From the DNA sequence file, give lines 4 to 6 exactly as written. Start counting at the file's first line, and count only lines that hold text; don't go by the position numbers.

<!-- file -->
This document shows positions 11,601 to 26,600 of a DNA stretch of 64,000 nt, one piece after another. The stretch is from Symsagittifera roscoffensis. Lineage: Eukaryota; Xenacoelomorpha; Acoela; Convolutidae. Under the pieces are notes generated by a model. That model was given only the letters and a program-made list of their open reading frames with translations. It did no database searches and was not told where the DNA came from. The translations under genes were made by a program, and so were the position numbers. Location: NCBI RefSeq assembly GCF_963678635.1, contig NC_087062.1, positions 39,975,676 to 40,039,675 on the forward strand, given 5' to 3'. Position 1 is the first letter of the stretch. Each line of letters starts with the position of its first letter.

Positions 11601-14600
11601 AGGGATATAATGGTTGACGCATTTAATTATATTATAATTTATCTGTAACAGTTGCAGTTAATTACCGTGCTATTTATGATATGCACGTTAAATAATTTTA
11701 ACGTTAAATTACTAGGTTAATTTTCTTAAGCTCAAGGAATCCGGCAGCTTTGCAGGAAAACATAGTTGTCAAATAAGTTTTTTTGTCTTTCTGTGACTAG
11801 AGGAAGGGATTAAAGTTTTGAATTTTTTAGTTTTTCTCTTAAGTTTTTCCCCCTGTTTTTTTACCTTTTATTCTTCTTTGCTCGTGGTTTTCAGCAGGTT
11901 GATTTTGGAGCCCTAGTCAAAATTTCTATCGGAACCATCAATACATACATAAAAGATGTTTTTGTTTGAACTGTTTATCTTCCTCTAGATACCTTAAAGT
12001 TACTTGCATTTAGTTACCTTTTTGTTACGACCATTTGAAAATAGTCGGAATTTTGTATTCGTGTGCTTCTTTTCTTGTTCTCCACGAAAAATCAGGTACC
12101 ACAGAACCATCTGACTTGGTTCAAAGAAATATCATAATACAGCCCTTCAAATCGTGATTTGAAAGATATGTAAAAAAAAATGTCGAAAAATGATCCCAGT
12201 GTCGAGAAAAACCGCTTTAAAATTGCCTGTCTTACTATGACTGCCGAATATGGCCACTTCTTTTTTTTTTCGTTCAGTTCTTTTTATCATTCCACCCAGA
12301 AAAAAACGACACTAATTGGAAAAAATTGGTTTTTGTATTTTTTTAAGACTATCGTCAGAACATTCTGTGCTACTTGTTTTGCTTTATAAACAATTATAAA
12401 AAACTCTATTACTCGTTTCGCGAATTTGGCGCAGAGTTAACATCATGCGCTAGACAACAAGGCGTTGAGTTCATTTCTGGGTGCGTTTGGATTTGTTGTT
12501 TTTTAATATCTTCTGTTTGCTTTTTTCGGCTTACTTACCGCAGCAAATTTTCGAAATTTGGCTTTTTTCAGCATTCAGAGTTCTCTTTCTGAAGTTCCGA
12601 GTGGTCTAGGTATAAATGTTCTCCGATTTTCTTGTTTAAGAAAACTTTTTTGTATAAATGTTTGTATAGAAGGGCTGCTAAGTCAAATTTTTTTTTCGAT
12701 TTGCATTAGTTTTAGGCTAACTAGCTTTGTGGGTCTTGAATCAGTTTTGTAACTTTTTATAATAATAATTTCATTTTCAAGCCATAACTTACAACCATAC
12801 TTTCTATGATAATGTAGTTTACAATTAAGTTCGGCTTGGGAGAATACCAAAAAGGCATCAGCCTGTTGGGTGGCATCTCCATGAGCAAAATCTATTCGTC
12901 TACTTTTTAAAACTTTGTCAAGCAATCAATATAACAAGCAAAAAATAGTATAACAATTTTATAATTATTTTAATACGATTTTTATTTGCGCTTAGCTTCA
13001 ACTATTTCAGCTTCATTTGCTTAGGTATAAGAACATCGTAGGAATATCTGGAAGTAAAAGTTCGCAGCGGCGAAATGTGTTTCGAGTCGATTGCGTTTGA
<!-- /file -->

11701 ACGTTAAATTACTAGGTTAATTTTCTTAAGCTCAAGGAATCCGGCAGCTTTGCAGGAAAACATAGTTGTCAAATAAGTTTTTTTGTCTTTCTGTGACTAG
11801 AGGAAGGGATTAAAGTTTTGAATTTTTTAGTTTTTCTCTTAAGTTTTTCCCCCTGTTTTTTTACCTTTTATTCTTCTTTGCTCGTGGTTTTCAGCAGGTT
11901 GATTTTGGAGCCCTAGTCAAAATTTCTATCGGAACCATCAATACATACATAAAAGATGTTTTTGTTTGAACTGTTTATCTTCCTCTAGATACCTTAAAGT